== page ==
Places to Eat

With all that exploring and shopping, you’re bound to work up an appetite. Look no further than The New School’s own Dining Commons at the University Center, which boasts a mouthwatering menu of global, sustainable, farm-to-table food. There’s sushi, salad and noodle bars, sandwiches and pasta and pizza to order. More than just your typical college mess hall, the Dining Hall uses food as an entry point for discussions on social justice, environmental stewardship, the university’s carbon footprint, the treatment of animals, immigration, history, health, and the role of industry.

If you feel like grabbing a bite off campus, check out the culinary smorgasbord that is Greenwich Village. For Mexican, there’s Dorado (East 12th Street and University Place) and Chipotle (8th Street between Broadway and University Place); for Thai, there’s Spice (13th Street and University Place) and Qi Esarn Thai Kitchen (14th Street between Fifth and Sixth Avenues); for pizza, there’s Slice & Co. (14th Street and Sixth Avenue) and Two Boots (West 11th Street and Greenwich Avenue); for burgers, there’s Corner Bistro (West 4th Street and Jane Street) and Umami Burger (Sixth Avenue between West 9th and West 10th Streets); and for falafel, there’s Mamoun’s (West 3rd Street and Macdougal Street) and Taim (Waverly Place and Perry Street).

And circling back to discounts: Flash your Newcard at the Garden of Eden gourmet grocery (14th Street and Fifth Avenue), Breads café (16th Street and Union Square West) and Bar Six (West 13th Street and Sixth Avenue) for ten percent off your bill.

Or Hang Out on Campus

The New School is itself a Greenwich Village landmark made up of historic buildings. You’ll have classes in many of them, so why not pay a visit before the first day of school?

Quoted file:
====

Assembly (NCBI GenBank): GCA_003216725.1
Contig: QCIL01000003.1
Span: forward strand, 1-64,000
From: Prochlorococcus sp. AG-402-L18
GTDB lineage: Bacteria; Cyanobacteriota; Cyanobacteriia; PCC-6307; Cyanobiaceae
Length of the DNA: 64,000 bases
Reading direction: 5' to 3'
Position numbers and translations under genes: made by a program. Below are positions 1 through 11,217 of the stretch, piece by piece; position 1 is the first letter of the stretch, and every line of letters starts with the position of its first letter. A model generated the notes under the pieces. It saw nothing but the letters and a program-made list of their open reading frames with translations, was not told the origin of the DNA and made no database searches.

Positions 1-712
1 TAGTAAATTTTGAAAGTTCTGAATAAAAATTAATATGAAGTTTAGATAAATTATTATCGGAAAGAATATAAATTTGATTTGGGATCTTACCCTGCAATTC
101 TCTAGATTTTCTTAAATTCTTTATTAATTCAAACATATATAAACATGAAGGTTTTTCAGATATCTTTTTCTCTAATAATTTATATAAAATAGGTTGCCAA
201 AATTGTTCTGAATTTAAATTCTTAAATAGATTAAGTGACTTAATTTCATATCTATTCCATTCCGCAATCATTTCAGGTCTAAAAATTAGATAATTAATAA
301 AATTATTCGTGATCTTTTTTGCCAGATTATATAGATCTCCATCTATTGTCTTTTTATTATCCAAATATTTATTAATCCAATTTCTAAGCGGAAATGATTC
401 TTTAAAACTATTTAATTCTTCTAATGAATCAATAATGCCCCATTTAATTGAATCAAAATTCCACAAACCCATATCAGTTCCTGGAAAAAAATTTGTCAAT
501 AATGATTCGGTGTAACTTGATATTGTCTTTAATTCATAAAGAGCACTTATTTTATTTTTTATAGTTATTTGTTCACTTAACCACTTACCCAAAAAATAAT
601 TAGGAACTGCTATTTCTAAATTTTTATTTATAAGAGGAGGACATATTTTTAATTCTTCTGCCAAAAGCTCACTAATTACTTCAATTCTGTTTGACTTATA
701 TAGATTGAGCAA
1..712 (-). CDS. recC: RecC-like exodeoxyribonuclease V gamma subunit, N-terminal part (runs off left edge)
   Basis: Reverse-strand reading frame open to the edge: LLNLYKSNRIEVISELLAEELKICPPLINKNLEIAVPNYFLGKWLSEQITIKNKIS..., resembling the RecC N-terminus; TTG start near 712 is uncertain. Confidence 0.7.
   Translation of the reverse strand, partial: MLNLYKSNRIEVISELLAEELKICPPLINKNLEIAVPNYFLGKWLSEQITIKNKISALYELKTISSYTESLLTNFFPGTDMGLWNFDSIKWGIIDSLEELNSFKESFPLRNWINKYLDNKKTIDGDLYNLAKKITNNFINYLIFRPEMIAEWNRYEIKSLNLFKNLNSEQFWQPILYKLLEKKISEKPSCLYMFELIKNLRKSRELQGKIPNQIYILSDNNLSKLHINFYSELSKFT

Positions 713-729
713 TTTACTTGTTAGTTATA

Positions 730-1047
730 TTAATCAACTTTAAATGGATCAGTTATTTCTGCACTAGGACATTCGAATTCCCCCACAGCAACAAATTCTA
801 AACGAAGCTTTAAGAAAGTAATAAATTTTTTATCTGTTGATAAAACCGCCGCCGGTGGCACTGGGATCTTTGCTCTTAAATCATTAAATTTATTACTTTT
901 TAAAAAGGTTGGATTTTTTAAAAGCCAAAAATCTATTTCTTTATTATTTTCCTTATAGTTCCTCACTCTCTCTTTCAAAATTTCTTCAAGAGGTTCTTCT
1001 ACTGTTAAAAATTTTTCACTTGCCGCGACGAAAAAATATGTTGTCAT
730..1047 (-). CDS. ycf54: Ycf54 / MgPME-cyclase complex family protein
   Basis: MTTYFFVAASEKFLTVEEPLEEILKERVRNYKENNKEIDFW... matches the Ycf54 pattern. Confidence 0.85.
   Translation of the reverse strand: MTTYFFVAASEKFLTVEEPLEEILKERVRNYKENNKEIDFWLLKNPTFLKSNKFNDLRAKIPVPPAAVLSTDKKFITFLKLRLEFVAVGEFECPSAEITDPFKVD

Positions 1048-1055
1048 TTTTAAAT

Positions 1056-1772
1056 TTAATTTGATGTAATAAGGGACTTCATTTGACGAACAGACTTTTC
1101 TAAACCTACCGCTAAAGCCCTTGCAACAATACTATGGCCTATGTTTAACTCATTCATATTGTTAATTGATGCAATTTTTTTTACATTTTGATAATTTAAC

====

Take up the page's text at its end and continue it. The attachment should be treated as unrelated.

Alvin Johnson/J.M. Kaplan Hall (West 12th Street and Sixth Avenue) is one of the earliest examples of modern architecture; it is home to The Auditorium, a beautiful 468-seat venue with a proscenium-style stage that was named one of the world’s most powerful rooms by ABC News in 2014 (Martin Luther King, Jr. spoke there!).

There’s also the Sheila C. Johnson Design Center (13th Street and Fifth Avenue), a winner of several national awards for innovative reuse of historic buildings, and the University Center (13th Street and Fifth Avenue), The New School’s striking flagship building. While making the rounds of the university’s impressive architecture, make sure to admire the work of artists José Clemente Orozco, Sol LeWitt, Dave Muller, Kara Walker, Glenn Ligon, and more on display.

There’s plenty to do on campus as well. You can hear from some of the most important cultural and political figures of the day, including philosophy heavyweight Noam Chomsky, who will speak at The New School on September 19, and jazz great Randy Weston, who will lead lectures, concerts, and workshops as the artist-in-residence at the School of Jazz throughout the semester. Check out the schedule of public programs on The New School’s website.

Finally, don’t forget to download the Student Handbook on my.newschool.edu. In it, you’ll find more information to orient you to life at The New School and the Village. And become a fan of The New School’s Facebook page, where you’ll find more useful tips. Good luck out there, and welcome to the neighborhood!